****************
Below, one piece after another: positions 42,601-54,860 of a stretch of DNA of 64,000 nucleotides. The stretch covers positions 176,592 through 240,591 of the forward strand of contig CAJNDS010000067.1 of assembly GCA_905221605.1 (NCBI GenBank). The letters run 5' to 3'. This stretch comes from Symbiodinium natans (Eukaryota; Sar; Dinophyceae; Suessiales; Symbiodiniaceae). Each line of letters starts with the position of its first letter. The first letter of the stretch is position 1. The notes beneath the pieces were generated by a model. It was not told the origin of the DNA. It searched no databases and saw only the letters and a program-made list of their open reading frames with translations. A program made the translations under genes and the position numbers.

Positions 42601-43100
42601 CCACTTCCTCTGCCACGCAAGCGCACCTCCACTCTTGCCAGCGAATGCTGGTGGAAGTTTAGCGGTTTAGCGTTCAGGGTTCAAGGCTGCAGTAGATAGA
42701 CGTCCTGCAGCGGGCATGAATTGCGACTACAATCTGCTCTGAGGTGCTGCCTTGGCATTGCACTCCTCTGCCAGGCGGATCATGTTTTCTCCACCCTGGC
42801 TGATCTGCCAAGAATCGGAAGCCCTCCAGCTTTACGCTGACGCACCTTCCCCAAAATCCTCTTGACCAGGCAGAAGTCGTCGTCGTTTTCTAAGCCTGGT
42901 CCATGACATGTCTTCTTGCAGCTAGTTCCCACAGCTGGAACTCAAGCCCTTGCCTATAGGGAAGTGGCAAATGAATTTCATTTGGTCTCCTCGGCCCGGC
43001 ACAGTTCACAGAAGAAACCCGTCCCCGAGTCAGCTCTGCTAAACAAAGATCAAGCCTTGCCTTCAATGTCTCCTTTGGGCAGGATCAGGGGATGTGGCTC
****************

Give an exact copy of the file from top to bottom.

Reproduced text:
Below, one piece after another: positions 42,601-54,860 of a stretch of DNA of 64,000 nucleotides. The stretch covers positions 176,592 through 240,591 of the forward strand of contig CAJNDS010000067.1 of assembly GCA_905221605.1 (NCBI GenBank). The letters run 5' to 3'. This stretch comes from Symbiodinium natans (Eukaryota; Sar; Dinophyceae; Suessiales; Symbiodiniaceae). Each line of letters starts with the position of its first letter. The first letter of the stretch is position 1. The notes beneath the pieces were generated by a model. It was not told the origin of the DNA. It searched no databases and saw only the letters and a program-made list of their open reading frames with translations. A program made the translations under genes and the position numbers.

Positions 42601-43100
42601 CCACTTCCTCTGCCACGCAAGCGCACCTCCACTCTTGCCAGCGAATGCTGGTGGAAGTTTAGCGGTTTAGCGTTCAGGGTTCAAGGCTGCAGTAGATAGA
42701 CGTCCTGCAGCGGGCATGAATTGCGACTACAATCTGCTCTGAGGTGCTGCCTTGGCATTGCACTCCTCTGCCAGGCGGATCATGTTTTCTCCACCCTGGC
42801 TGATCTGCCAAGAATCGGAAGCCCTCCAGCTTTACGCTGACGCACCTTCCCCAAAATCCTCTTGACCAGGCAGAAGTCGTCGTCGTTTTCTAAGCCTGGT
42901 CCATGACATGTCTTCTTGCAGCTAGTTCCCACAGCTGGAACTCAAGCCCTTGCCTATAGGGAAGTGGCAAATGAATTTCATTTGGTCTCCTCGGCCCGGC
43001 ACAGTTCACAGAAGAAACCCGTCCCCGAGTCAGCTCTGCTAAACAAAGATCAAGCCTTGCCTTCAATGTCTCCTTTGGGCAGGATCAGGGGATGTGGCTC